- The Washington Times - Monday, October 5, 2009

In the first day of her first term on the Supreme Court, Justice Sonia Sotomayor showed herself to be an active participant during oral arguments, speaking about three dozen times during oral hearings in the term’s first case Monday.

In the case argued Monday, which related to whether police can ever question a suspect after he asks to speak with a lawyer, Justice Sotomayor displayed a familiarity with criminal procedure sharpened during her years as a prosecutor and federal district court judge.

Justice Sotomayor sharply question Maryland Attorney General Douglas F. Gansler about a convicted child molester who told police in 2003 he wanted to speak with a lawyer before answering questions about possible new charges. A lawyer was never provided, and nearly three years later police, armed with new evidence, came back to question the man a second time.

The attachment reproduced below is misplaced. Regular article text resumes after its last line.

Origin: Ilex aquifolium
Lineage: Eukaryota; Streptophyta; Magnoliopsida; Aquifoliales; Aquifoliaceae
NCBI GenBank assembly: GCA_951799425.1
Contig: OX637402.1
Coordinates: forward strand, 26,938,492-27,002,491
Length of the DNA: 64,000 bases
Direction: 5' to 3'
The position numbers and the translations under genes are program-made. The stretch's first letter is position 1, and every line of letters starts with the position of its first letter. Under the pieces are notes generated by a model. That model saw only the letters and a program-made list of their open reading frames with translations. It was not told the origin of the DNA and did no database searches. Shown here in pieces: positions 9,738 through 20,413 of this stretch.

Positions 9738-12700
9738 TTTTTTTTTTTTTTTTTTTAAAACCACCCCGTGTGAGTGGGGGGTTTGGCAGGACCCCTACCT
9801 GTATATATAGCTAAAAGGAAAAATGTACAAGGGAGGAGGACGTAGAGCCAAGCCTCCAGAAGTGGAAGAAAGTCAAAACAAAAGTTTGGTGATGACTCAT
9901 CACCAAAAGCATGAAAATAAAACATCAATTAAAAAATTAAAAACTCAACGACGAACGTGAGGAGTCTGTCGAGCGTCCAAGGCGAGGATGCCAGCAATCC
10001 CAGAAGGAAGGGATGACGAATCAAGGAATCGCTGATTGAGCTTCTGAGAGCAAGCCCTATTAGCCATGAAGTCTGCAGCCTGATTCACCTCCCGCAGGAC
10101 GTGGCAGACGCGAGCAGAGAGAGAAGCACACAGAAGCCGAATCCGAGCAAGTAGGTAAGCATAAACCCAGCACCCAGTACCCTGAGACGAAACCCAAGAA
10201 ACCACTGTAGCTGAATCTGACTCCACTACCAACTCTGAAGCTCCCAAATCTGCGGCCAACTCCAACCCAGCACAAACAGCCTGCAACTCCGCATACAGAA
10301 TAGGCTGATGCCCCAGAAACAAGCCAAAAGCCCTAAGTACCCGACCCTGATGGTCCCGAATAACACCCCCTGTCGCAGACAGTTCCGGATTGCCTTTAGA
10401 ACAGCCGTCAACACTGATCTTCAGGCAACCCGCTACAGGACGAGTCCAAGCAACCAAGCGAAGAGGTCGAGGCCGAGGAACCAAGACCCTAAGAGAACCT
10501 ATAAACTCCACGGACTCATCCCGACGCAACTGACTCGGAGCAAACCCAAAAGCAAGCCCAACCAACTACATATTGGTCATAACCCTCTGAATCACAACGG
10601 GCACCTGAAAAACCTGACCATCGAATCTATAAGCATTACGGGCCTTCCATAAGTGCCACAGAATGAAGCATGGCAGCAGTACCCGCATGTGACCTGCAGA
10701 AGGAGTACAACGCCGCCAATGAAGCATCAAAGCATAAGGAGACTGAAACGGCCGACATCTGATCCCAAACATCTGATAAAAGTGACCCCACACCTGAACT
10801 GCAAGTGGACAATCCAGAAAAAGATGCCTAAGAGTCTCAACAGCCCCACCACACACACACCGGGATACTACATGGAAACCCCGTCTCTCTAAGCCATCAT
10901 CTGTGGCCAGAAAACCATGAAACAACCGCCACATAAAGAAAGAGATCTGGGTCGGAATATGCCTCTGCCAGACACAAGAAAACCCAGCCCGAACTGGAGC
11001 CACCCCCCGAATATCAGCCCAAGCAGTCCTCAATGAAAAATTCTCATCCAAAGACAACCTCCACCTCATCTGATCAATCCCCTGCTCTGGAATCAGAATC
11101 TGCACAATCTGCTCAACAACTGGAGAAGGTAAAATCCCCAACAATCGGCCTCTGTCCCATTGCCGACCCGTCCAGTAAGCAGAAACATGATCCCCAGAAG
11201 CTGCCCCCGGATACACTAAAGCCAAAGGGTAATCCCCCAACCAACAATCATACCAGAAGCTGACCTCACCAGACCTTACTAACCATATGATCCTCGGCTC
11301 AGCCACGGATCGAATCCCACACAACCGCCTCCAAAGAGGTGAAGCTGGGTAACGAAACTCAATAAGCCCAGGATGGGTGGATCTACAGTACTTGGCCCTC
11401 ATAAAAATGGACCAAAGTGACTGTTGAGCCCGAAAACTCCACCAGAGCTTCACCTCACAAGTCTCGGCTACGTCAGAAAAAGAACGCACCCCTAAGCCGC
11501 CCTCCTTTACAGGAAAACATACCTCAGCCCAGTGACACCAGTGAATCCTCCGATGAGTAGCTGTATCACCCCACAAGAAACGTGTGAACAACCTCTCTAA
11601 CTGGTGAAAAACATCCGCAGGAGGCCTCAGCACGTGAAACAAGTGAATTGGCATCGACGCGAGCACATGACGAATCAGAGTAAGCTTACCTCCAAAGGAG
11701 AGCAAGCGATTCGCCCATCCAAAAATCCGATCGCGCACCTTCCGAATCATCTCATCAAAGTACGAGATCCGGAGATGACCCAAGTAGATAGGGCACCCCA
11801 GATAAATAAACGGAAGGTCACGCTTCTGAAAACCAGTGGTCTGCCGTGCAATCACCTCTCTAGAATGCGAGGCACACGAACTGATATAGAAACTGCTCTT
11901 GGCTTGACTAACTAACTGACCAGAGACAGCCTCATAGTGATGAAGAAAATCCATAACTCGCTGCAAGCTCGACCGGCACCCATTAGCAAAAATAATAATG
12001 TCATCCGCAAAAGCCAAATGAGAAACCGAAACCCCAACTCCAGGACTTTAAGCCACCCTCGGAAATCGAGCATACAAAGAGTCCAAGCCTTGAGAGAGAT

“All right,” Justice Sotomayor said, “so what gives him an understanding that [a lawyer] will be provided the next time he’s questioned?”

Mr. Gansler responded that the police aren’t actually required to find a lawyer for the defendant.

Justice Sotomayor agreed, steering the advocate toward the point of her query, that “we tell the police they have to stop” questioning suspects.

Justice Sotomayor first participated in oral arguments last month during the rehearing of a case about whether a movie critical of then-Sen. Hillary Rodham Clinton ran afoul of campaign finance laws, but the new justice spoke only a few times during those arguments.

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